Cyclists facing unnecessary social exclusion and danger during prolonged coast protection work.
Complainant – Roy Spilsbury, Editor www.cyclingnorthwales.uk
Currently major reconstruction work is being undertaken on the seafront of Old Colwyn in the County Borough of Conwy. This involves the temporary diversion of National Cycle Route 5 that formerly ran along the promenade. This is a most important section of the National Cycle Network used by international cyclists, local leisure riders and hospitality and public service workers 24hrs a day in all weather conditions.
For reasons lacking transparency a partnership of the highway authority, contractor’s Griffiths Engineering and charity Sustrans has deemed that an off-road path at the base of the main line rail banking, and parallel to the highway, was unsuitable for the shared use of pedestrians and cyclists. Signage to this effect was erected ordering any riders wishing to use the path to dismount and push their machines on foot for circa 1mile.
Simultaneously cycle route diversion signage was installed directing cyclists of whatever ability or experience, to use a signposted route unsuitable for other than the most experienced riders, familiar with the locality, and prepared to take the risks entailed in close contact with fast moving motor traffic, particularly through the multi-laned A55 expressway interchange and Abergele Road.
In these respects, the complainant alleges Conwy County Borough Council, as the public body directly answerable to the public, has failed to exercise due diligence by endorsing, and failing to restrain, cycle routing measures by contractor Griffiths that discriminates against cycling. No account has been taken of the vulnerabilities of cyclists in general, not least those with limited physical and cognitive capacities who form a significant proportion of the cycling community, and for whom the action of pedalling and its cardiovascular and psychological benefits, are an essential element in their achieving socially inclusive lifestyles.
Such has been legislated upon in the Active Travel Act (Wales) 2014 in which there is no more important travel mode than cycling. And in respect of those citizens needing extra protection against discrimination, the Equality Act 2010. As these were clearly not considered in the provision for cycling in this instance, the complainant sought the following information.
Complainant’s Freedom of Information request – 19th July 2021 (email): –
Please forward any Risk Assessment that has presumably been undertaken before the decision was taken to divert cyclists through the hazardous A55 Expressway traffic interchange during the current term of coastal protection work. It would be expected that any assessment would take account of those cycle users of exceptional vulnerability, such as children, the elderly, and those defined in the Equality legislation.
Also, would you kindly forward details of any reported cyclist related incidents involving collision and/or injury on the promenade between Old Colwyn and Penrhyn Bay during the past five years.
Conwy CBC’s FOI response 13th September 2021 (email):-
The authority has received a Method Statement, Risk Assessment and Construction Phase Plan detailing the vehicle, pedestrian, and cyclist diversion routes necessary to be implemented I order to safely execute the coastal defence work at Old Colwyn.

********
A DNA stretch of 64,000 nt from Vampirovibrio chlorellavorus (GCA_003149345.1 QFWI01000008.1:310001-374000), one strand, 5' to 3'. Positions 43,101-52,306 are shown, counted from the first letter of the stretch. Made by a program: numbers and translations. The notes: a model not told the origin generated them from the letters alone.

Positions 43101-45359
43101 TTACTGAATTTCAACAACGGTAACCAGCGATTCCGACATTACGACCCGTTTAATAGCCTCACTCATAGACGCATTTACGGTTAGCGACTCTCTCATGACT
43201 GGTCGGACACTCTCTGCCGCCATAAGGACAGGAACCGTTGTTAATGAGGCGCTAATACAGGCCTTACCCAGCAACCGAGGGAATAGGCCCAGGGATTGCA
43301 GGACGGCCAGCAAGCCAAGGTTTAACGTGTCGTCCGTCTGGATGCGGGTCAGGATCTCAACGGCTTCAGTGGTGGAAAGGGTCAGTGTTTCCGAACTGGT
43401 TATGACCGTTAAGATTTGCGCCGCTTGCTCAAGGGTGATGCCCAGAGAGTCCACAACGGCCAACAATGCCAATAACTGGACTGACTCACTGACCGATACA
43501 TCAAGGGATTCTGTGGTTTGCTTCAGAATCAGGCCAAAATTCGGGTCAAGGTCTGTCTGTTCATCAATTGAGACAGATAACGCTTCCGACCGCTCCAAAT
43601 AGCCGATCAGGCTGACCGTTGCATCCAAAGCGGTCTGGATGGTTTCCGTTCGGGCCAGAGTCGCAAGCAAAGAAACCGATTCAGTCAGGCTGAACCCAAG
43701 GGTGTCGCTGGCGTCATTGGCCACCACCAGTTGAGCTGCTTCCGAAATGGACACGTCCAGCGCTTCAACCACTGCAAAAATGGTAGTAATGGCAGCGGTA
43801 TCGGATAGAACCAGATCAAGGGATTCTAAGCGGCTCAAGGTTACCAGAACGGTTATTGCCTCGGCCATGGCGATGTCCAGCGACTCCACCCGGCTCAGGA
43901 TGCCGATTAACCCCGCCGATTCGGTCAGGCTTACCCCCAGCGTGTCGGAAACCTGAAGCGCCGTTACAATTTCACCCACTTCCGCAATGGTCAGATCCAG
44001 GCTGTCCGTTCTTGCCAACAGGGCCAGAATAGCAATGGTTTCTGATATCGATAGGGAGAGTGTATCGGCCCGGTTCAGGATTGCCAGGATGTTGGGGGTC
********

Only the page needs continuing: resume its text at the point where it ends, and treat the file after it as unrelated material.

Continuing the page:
It is the contractor’s responsibility under CDM to provide an appropriate and safe alternative route. The authority has satisfied themselves that an appropriate vehicular, pedestrian and cyclist diversion has been provided by the contractor and they have appropriately assessed all users utilizing the diversion route. Unfortunately, the authority is unable to share third parties’ documentation received by them. We suggest that should you require sight of the contractor’s risk assessment for the diversion route that you contract them directly since the diversion route is their responsibility.
‘Edit’ – no evidence of cycling related incidents during the previous five years was forthcoming. The ‘CDM’ (Construction, Design & Management) referred to above is defined as ‘to reduce dangers to employees and members of the public by designing out hazards and ensuring that construction projects are managed appropriately’.
It is the complainant’s contention that in respect of both the rail path and alternative cycle route diversion, the interests of cyclists have been seriously undervalued and misunderstood, to the extent that many are being placed in peril using the diversion, and face unjustified harassment on the rail path. All directly consequential upon the failure of Conwy CBC to exercise critical oversight of the Griffiths CDM on behalf of the cycling public.
Instead of designing in the safety and legitimate needs of cycling as performed by most riders, the actions taken appear predicated on the notion that cycling is a mode of transport presenting a definable threat to others, and consequently to be diverted or excluded from the railway path, situated as it is on the compelling and direct ‘journey desire line’, used by leisure and commuting cyclists for many years.
This path has wrongly been assumed to be too narrow for shared use at 1.2mtrs. Additionally, it has a grass verge and several wider passing points. There are other examples known to the writer of similarly narrow shared-use ways that equally serve a valuable public service, and function without recorded conflict. One example is the Penmaenbach headland. Here the shared-use path is also 1.2mtrs wide without the advantage of a green verge. Literally thousands of pedestrians and cyclists use this annually, simply by treating the needs of the other with courtesy and equanimity. There are many such narrow trail sections countrywide, without which cycle routing continuity and connectivity could not be achieved.